Steel drums with nuclear waste. The inescapable byproduct generated from the fission of nuclear fuel in the form of uranium or plutonium creates what is called nuclear waste. This waste comes in a huge variety of extremely radioactive material with half-lives ranging from 8 days to hundreds of thousands of years. In other words their radioactivity takes a really, really long time to decay, thousands of times our human life-times. These fission products if released to the environment will last a long time, and it is almost impossible to decontaminate them.
NITYANAND JAYARAMAN and G. SUNDAR RAJAN of the Chennai Solidarity Group for Koodankulam Struggle developed the fact-sheet below in response to real questions that they encountered during the course of street and college campaigns. They say: “The questions were sincere, so we felt a sincere response was warranted.”
Respected Prime Minister of India, and Chief Minister of Tamilnadu:
We are residents and organisations from Japan, and are intimately aware of the unpredictability and uncontrollable nature of nuclear power. We are the unfortunate witnesses of two nuclear holocausts. It is with pain that we see the Indian Government pursuing a dangerous path of constructing large nuclear power plants within even larger nuclear “parks” where power generation capacities are pegged at up to 10,000 MW.
पिछले सप्ताह जापान में सुनामी के साथ आए भूकंप ने समूची दुनिया को दहला कर रख दिया है. इस विभीषिका से होने वाले नुक़सानों का वास्तविक आकलन, एड़ी चोटी के प्रयासों के बावजूद, अभी तक नहीं हो पाया है. सब कुछ धरती के नीचे दफ़्न हो जाने की सैकड़ों ख़बरें अभी तक आ रही हैं. रही सही कसर परमाणु संयंत्रों में विस्फ़ोट के बाद विकिरण के ख़तरे ने पूरी कर दी है जिसके असर कई कई सालों और पीढ़ियों तक मारक होते हैं.
जापान के प्रधानमंत्री नाओतो कान के बयान कि ’दूसरे विश्वयुद्ध के बाद यह उनके देश में सबसे भयानक तबाही है, और कुछ मायनों में उससे भी ज़्यादा विनाशकारी’, के कई पहलू हैं. इसे प्राकृतिक आपदा में नष्ट हो चुके एक देश द्वारा महज वैश्विक मानवीय सहायता और सहानुभूति की अपील की तरह देखना पर्याप्त नहीं होगा. प्रधानमंत्री का बयान परमाणु ऊर्जा के ख़तरनाक पहलुओं की भी एक स्वीकारोक्ति है. मानवतावादी संकटों से निपटना निश्चित ही एक अहम और तात्कालिक चुनौती है. लेकिन परमाणु संयंत्रों में विस्फ़ोट और विकिरण के जो खतरे पैदा हो रहे हैं उनसे निपटना आने वाले दिनों में बेहद कठिन होगा. साथ ही, ऊर्जा के लिए परमाणु ईंधन को प्रोत्साहन देने वाले अन्य देशों की योजनाओं के लिए इससे कई महत्वपूर्ण सबक़ मिले हैं. Continue reading हिरोशिमा से फ़ुकुशिमा: अनिल मिश्र→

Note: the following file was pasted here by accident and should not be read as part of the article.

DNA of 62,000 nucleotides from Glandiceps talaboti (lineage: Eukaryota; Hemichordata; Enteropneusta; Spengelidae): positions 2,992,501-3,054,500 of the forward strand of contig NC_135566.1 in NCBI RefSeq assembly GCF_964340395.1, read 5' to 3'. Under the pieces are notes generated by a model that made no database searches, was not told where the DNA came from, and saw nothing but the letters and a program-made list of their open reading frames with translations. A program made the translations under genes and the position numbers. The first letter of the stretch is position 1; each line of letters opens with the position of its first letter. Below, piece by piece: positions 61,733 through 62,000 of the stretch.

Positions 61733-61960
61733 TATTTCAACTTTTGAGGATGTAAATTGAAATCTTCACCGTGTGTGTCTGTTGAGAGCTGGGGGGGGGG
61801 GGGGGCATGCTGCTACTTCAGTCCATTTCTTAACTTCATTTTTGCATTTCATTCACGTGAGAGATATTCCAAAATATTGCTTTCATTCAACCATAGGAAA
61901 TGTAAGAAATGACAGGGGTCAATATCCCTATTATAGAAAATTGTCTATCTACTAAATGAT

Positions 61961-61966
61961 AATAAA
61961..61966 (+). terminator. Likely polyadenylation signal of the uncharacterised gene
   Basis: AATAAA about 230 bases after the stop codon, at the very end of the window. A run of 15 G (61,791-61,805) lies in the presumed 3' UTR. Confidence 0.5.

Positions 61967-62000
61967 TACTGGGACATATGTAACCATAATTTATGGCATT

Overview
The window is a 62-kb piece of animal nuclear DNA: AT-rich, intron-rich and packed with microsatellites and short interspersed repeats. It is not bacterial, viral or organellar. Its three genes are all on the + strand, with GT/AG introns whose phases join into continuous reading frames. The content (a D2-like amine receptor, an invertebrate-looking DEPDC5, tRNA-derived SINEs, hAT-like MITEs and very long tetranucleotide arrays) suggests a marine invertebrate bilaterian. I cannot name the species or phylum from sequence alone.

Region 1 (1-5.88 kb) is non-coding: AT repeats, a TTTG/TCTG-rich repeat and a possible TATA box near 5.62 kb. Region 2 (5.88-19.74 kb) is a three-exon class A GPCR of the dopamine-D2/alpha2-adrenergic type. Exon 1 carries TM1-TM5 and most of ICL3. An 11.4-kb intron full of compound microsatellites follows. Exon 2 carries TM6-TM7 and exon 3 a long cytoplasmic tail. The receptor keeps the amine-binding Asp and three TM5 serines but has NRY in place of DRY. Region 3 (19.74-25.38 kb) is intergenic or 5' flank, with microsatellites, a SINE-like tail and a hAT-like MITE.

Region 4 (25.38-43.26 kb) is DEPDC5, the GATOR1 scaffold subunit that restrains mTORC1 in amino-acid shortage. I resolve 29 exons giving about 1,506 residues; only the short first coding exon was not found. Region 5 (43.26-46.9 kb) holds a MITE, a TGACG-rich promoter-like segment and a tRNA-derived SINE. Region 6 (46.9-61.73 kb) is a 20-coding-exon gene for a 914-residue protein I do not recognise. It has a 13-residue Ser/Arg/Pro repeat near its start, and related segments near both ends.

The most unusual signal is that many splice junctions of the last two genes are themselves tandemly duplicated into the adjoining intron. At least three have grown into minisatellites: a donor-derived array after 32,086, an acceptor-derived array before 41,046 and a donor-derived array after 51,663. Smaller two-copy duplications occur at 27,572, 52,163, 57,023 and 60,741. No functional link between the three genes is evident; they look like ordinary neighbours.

Excerpts from an article by Daniel Tanuro, an eco-socialist environmentalist
What has happened is entirely predictable: yet another major nuclear “accident”. At the time of writing, it is not yet certain that it will take on the dimensions of a disaster similar to Chernobyl, but that is the direction in which things, alas, look set to evolve. But whether it develops into a major disaster or not, we are once again faced with evidence that the technology can never be 100% secure. The risks are so frightening that the conclusion is obvious: it is imperative to abandon nuclear energy, and to do so as quickly as possible. This is the first lesson of Fukushima, one which raises absolutely fundamental social and political questions, requiring a real debate throughout society about an alternative to the capitalist model of infinite growth…
Excerpts from a recent article by Praful Bidwai, journalist, social science researcher and activist on issues of human rights, the environment, global justice and peace.
The crisis holds a number of lessons for India as it embarks on a massive nuclear power expansion programme, which will double and then further triple India’s nuclear power capacity.
First, nuclear power generation is inherently hazardous. It is the only form of energy production that can lead to a catastrophic accident with long-time health damage and environmental contamination. Human error or a natural calamity can trigger a catastrophe—but only because reactors are themselves vulnerable.
Reactors are high-pressure high-temperature systems in which a high-energy fission chain-reaction is only just controlled. Nuclear reactors are both systemically complex, and internally, tightly coupled. A fault or malfunction in one sub-system gets quickly transmitted to others and gets magnified till the whole system goes into crisis mode.